Those of you who have read my books carefully . . . as well as this blog . . . know that I’m not an advocate of “house church.”
Asking me if I endorse a house church is like asking me if I endorse plants. To which my response is, “what kind of plant are you talking about? I like crape myrtle trees, but I don’t like cactuses or poison ivy.”
House churches are like plants. There are extremely different varieties.
As I’ve often said, a house church is simply a group of Christians who hold their meetings in a home.
That can range from a scaled-down version of the institutional church (very common), to a glorified bible study (even more common), to a once-a-week songfest accompanied by a potluck, to a grade-A, certified cult.
There’s nothing magical about meeting in a home. And a physical house isn’t God’s passion, nor is it mine. Never has been.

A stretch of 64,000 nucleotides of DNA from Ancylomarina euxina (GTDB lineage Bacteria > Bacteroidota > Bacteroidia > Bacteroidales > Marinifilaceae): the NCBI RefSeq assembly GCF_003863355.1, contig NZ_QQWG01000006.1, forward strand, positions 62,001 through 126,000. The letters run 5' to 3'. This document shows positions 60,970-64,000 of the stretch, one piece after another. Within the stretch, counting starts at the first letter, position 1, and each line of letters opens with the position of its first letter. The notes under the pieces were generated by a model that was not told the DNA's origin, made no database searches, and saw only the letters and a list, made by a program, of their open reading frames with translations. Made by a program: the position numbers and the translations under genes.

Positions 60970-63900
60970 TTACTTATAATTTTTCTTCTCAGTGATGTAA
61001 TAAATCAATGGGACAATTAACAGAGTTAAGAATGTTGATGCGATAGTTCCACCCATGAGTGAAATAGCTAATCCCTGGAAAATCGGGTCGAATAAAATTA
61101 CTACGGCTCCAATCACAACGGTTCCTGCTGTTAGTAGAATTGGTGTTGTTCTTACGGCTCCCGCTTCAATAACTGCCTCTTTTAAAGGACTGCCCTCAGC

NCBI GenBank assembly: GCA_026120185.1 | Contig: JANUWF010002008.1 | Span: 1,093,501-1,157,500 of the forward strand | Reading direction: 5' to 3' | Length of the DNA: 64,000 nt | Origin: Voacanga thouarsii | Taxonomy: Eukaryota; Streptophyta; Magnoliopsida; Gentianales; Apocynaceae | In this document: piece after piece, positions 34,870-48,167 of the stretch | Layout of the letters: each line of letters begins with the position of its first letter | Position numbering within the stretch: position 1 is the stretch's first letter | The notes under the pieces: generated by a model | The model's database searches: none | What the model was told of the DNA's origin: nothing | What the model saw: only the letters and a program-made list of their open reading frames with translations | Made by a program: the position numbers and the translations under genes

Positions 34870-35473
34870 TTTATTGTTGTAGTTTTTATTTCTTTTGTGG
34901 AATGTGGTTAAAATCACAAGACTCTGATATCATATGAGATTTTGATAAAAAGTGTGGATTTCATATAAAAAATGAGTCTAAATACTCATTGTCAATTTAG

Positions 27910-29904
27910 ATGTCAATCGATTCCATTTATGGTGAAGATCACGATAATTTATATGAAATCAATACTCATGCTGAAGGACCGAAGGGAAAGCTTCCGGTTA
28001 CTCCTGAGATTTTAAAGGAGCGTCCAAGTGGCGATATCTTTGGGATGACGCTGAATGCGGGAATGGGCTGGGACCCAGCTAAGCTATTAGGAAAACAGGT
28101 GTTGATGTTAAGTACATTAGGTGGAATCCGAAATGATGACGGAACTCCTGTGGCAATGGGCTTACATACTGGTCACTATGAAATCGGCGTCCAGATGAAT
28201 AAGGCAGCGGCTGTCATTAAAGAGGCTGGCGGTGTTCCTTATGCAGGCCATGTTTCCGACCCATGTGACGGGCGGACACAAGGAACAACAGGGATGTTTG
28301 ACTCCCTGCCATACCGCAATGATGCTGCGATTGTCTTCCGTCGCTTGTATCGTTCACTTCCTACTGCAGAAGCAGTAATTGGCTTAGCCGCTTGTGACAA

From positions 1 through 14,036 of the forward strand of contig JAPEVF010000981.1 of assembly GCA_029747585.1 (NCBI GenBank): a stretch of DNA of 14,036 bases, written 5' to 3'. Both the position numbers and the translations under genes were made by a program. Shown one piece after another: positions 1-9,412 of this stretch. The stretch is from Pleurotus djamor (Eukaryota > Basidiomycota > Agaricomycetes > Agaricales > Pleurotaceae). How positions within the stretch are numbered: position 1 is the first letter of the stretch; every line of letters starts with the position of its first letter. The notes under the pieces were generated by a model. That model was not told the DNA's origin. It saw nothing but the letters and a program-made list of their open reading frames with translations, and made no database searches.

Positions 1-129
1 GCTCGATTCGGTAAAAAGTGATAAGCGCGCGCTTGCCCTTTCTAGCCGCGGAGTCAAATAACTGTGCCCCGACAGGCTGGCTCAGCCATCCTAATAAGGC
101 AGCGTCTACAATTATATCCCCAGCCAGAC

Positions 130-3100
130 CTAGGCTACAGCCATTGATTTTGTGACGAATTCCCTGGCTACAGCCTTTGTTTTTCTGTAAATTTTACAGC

In my books, Pagan Christianity and Reimagining Church, I point out that there’s a monumental difference between a house church and an organic expression of the church. Some “house churches” (so-called) are organic. Many others are not. In our 2008 book, George Barna and I make this exact point in Pagan Christianity (p. 240).
You can read the rest of the post by Frank Viola here.
There are lots of assumptions about discipleship today, and that’s why discipleship isn’t working very well in so many quarters of the Christian faith.
Frank Viola sketches out 9 problems with modern-day discipleship and offers solutions in his new ebook DISCIPLESHIP IN CRISIS.
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